Nneka Ogwumike turned Olympics snub into opportunity to celebrate complexity: 'I am who I am because of what I've done'

·Yahoo Sports Contributor
·4 min read

Nneka Ogwumike gained fresh perspective about multiculturalism after her Team USA Olympic snub and attempting to compete for Nigeria. The Los Angeles Sparks star told Yahoo Sports exclusively that it's alright to celebrate complexity.

"There was a lot of fighting the feeling of invaluableness, and then also not falling into the dichotomy of them vs. me," she said. "At the end of the day, I am who I am because of what I've done."

The forward's shocking omission from the team did not go unnoticed, with younger sister and Sparks teammate Chiney Ogwumike leading the discourse on Twitter.

She, along with Chiney and younger sister Erica set their sights on suiting up for Nigeria. Only Erica was ruled eligible to play for the country their parents immigrated to the United States from, with FIBA determining Nneka and Chiney had recorded too much time for the U.S. before applying to switch.

Ogwumike also addressed the pressure she faced for suddenly turning her attention to the West African squad.

"The pressure to assimilate is there, it's very prevalent. I experienced a lot of conflict and perspective this summer in my Olympic journey. If I am at the caliber to play on the Olympic team, then why would I say no? You have people that were like, 'Well, why didn't you play for Nigeria?'

"The whole point is to grow the sport, and for the sport to need development. It's never been a question of my upbringing. I don't ever deny my culture, both in terms of my western influences and of course my Nigerian heritage. So, I guess that pressure is meaningful. It's less sort of pressure and more of standing true to who I am. Especially as I get older and most especially with what I've experienced in the last few months."

The United States went on to capture a seventh straight gold medal. While Ogwumike won't be associated with that accomplishment, her significance in women's sports remains unparalleled.

Los Angeles Sparks forward Nneka Ogwumike and Michelob ULTRA are teaming up to bring more visibility to women's sports. (Photo by Jevone Moore/Icon Sportswire via Getty Images)
Los Angeles Sparks forward Nneka Ogwumike and Michelob ULTRA are teaming up to bring more visibility to women's sports. (Photo by Jevone Moore/Icon Sportswire via Getty Images)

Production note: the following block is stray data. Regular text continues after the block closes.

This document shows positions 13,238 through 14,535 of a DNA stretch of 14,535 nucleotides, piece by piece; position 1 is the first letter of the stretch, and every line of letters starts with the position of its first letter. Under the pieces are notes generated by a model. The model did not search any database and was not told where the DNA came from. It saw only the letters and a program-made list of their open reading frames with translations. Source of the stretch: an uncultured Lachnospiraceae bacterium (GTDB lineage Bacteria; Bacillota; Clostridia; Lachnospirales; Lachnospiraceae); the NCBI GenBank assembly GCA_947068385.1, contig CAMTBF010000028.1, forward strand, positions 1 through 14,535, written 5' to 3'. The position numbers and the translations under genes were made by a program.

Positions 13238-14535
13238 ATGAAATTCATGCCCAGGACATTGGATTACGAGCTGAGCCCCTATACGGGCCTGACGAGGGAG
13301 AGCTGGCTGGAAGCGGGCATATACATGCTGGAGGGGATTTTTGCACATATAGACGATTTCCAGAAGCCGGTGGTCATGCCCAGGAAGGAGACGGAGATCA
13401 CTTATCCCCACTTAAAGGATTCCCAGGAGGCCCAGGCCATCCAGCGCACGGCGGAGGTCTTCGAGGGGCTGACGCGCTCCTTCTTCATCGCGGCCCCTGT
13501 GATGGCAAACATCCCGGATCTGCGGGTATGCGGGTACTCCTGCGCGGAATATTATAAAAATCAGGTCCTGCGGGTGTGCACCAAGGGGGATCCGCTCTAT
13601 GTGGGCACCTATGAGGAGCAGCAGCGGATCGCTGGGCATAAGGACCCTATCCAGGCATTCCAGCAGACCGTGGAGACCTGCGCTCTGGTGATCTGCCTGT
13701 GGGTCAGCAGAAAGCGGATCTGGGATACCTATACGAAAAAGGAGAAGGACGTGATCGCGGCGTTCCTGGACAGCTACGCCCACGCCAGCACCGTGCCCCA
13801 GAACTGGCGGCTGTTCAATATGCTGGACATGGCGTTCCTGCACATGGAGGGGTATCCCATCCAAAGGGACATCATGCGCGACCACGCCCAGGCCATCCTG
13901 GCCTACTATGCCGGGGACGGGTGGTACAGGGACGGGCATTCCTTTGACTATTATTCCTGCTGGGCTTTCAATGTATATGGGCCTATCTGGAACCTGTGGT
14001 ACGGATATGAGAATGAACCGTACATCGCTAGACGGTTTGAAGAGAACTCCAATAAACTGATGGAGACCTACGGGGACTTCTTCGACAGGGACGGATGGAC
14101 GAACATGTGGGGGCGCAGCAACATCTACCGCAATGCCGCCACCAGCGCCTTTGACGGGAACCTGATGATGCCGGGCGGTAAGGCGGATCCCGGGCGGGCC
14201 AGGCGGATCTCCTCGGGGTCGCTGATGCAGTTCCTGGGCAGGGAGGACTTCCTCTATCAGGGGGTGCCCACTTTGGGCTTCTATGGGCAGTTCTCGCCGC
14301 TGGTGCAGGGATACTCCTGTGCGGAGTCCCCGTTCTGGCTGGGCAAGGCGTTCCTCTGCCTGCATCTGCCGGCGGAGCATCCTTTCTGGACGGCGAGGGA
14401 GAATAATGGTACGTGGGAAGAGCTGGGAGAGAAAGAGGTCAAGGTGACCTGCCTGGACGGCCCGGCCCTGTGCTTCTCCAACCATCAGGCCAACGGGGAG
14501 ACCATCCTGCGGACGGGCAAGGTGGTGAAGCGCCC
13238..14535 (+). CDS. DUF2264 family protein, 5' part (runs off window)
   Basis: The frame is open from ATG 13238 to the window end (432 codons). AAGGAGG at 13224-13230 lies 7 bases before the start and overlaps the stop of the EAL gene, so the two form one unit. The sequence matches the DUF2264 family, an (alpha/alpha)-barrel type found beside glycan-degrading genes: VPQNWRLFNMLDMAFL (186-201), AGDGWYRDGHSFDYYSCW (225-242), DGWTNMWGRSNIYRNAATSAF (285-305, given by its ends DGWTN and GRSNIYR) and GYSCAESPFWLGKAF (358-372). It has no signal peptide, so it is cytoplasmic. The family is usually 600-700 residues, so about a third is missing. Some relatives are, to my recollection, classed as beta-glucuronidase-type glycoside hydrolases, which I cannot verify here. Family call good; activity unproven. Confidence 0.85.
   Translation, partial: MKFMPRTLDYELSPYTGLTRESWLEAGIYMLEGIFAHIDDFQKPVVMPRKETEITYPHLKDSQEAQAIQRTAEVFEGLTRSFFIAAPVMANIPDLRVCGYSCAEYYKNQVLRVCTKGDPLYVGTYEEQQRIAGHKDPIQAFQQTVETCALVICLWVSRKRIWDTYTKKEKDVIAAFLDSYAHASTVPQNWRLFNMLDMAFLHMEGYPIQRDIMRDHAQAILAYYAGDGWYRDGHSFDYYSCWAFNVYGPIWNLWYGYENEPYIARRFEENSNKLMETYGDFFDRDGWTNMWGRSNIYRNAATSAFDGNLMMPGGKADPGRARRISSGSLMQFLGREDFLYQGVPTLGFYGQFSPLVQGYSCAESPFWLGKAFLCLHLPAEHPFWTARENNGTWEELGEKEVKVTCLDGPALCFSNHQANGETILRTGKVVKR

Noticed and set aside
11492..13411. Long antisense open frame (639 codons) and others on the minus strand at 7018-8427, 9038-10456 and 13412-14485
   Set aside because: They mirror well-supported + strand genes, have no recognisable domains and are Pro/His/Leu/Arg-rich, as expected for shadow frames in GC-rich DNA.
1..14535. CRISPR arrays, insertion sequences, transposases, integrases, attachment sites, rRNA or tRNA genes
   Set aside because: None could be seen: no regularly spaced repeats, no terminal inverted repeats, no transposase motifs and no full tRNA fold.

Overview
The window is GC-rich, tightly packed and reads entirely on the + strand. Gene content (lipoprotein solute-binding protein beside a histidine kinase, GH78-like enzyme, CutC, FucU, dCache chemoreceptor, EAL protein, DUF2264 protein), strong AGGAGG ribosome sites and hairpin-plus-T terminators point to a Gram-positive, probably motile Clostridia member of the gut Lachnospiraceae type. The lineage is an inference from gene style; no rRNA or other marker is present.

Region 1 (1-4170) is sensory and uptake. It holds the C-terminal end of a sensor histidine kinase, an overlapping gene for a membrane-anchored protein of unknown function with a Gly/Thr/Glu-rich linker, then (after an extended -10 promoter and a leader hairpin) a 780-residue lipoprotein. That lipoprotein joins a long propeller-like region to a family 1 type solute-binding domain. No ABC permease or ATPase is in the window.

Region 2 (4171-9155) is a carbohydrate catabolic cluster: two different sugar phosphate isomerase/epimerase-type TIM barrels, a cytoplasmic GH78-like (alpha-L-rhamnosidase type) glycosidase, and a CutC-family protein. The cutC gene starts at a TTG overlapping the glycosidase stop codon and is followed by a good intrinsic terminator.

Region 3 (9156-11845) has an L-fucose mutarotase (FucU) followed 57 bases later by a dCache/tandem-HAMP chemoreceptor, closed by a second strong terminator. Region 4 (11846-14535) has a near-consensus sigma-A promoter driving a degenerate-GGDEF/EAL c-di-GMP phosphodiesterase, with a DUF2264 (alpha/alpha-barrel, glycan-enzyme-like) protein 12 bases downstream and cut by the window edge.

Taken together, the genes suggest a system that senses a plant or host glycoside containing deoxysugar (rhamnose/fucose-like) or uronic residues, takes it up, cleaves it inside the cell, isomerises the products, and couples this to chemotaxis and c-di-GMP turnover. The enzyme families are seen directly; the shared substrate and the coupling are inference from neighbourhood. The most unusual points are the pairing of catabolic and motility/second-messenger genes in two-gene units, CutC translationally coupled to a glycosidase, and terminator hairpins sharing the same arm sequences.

Teaming up with Michelob ULTRA for the "Save It, See It" campaign

As the president of the WNBA Player's Association, Ogwumike advocates on behalf of the league's 144 active players on issues ranging from equal pay to post-WNBA career opportunities. So, it's no surprise the 31-year-old teamed up with Michelob ULTRA to promote their "Save It, See It" campaign. On Thursday, the crown jewel of beers announced a $100 million pledge over the next five years to support gender equality in sports.

"Just the authenticity of the campaign to me was a big reason why I was grateful to be a part of it," the Stanford alum continued. "It's more moving forward, and anyone who is about moving forward for women in sport, I want to be a part of that.

"The cognizance that Michelob is explaining through their investment is something that needs to hold people accountable. They said, 'Hey, we're not just going to create a campaign. We're going to put money where our mouths are.' I'm hoping that holds others accountable to do the same thing."

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Joining Ogwumike as Michelob ULTRA supporters is basketball analyst Andraya Carter and track star CeCe Telfar, who, in 2019, made history as the first openly transgender female athlete to win a NCAA title.

Increasing the visibility of female athletes is easier than you think. Anytime a women's sports highlight flashes across your screen, Michelob ULTRA is asking fans to bookmark it. The more people hit save, the more potential it has for reach a broader audience.

"It's not often that you walk into a room and you see someone's name you probably can't pronounce and comes from West Africa," said Ogwumike. "That's what visibility is. It's not just on the court. It's in the office, it's in media, it's in the C-suites. For me to be a part of a campaign that doesn't just celebrate that and isn't just investing in it, but also allows me to think, 'You know what? This is a different perspective to have. For me to able to spread that message around, that's where it starts."

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